Momentum is always conserved, even when there are forces, if you take into account every object interacting through forces as part of you system. The only time it will seem to be violated is if you exclude part of the system which is interacting with the system that you are considering, even if its through a long distance force like gravity. In your example the missing part of the system would be the earth, as the earth is ultimately where the momentum transfers to. But because of the mass of the earth, the velocity that it gains is very very small. Furthermore the initial force that you applied to throw the ball had made the earth move in the opposite direction at the start. So starting from that point in time, the net momentum gained by the earth will be 0. But then the initial momentum would also be 0 and so will the final momentum.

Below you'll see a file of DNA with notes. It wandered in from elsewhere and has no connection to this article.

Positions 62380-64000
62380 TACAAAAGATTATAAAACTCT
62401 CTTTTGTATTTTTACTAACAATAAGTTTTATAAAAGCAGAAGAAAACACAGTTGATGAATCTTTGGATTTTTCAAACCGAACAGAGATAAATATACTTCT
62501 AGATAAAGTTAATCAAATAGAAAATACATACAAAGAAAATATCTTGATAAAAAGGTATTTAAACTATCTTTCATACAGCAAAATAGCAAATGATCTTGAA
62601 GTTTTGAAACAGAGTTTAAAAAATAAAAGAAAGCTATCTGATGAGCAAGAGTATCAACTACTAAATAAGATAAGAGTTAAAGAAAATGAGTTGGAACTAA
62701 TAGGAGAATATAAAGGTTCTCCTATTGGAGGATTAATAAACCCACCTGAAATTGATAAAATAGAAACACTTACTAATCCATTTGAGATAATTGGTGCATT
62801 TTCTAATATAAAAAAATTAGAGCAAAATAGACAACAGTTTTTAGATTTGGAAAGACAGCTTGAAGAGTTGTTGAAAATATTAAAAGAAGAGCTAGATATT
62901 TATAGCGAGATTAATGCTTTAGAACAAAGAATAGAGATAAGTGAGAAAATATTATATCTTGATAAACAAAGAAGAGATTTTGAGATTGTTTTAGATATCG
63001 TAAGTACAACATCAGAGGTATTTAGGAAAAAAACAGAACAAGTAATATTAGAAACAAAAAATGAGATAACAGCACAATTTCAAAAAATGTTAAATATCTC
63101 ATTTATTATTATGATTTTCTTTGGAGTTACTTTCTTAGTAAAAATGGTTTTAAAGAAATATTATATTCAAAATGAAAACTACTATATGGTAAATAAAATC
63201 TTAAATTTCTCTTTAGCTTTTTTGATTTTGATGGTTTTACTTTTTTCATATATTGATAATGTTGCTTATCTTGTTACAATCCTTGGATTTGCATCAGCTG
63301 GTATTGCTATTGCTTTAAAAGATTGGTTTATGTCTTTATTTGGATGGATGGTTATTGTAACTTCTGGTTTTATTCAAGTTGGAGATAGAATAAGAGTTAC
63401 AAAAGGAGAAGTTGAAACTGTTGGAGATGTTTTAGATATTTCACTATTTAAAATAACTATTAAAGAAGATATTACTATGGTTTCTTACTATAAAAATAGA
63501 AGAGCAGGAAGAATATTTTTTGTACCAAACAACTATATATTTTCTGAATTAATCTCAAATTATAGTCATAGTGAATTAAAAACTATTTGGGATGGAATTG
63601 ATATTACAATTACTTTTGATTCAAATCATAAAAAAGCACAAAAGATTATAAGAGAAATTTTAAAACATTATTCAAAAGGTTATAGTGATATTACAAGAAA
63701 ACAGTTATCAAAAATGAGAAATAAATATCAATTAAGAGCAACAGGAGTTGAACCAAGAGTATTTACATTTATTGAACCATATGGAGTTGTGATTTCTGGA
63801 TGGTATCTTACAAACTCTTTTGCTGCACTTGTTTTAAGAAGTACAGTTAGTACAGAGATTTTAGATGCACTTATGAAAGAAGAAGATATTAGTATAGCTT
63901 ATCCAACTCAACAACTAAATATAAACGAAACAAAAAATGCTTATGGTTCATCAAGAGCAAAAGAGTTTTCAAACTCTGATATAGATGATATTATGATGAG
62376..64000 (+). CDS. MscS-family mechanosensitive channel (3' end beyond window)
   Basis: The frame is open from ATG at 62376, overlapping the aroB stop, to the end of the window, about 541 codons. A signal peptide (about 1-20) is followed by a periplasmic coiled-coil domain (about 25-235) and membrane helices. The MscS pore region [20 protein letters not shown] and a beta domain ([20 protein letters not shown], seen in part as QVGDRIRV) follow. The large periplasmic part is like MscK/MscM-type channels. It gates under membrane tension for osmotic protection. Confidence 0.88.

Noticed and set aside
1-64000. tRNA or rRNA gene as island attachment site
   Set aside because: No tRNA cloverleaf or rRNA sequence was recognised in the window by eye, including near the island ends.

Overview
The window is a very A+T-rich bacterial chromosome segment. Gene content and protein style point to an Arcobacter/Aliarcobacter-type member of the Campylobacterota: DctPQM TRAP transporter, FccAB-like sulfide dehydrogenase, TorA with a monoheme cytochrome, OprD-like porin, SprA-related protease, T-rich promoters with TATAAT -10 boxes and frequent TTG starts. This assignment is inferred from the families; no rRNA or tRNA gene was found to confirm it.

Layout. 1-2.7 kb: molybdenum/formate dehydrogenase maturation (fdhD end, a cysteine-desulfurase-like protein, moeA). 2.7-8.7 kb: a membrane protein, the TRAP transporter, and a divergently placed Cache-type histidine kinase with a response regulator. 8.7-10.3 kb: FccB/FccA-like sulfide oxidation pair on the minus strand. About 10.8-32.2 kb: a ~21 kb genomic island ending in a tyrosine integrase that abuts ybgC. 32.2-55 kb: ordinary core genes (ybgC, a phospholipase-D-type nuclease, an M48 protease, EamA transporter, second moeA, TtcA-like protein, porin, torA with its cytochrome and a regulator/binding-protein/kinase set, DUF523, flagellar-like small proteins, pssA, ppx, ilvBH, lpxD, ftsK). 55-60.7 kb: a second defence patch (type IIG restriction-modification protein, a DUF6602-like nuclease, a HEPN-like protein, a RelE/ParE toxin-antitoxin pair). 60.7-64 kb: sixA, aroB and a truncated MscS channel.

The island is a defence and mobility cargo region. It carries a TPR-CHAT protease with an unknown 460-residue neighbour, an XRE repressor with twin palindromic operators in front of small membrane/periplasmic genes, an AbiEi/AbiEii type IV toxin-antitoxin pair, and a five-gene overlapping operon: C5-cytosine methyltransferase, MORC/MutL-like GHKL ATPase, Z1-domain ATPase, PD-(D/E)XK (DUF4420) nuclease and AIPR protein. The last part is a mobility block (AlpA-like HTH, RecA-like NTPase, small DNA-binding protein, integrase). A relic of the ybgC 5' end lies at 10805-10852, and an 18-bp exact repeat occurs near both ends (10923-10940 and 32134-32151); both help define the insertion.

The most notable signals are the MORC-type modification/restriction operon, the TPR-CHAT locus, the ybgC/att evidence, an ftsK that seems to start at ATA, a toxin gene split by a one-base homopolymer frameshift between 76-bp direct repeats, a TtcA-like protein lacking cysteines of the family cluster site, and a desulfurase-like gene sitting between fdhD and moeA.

If you want to go further into the concept, the law of conservation of momentum is a direct consequence of Newton’s second law, which is that the change in momentum of an object is equal to the force applied on it, and Newton’s 3rd law, which is that every action force has an equal and opposite reaction force. You should be able to see how that leads to the conservation of momentum. If you take into account the whole system starting from the time everything was at rest before each object gains its initial momentum via forces, the total momentum of the system will always be 0.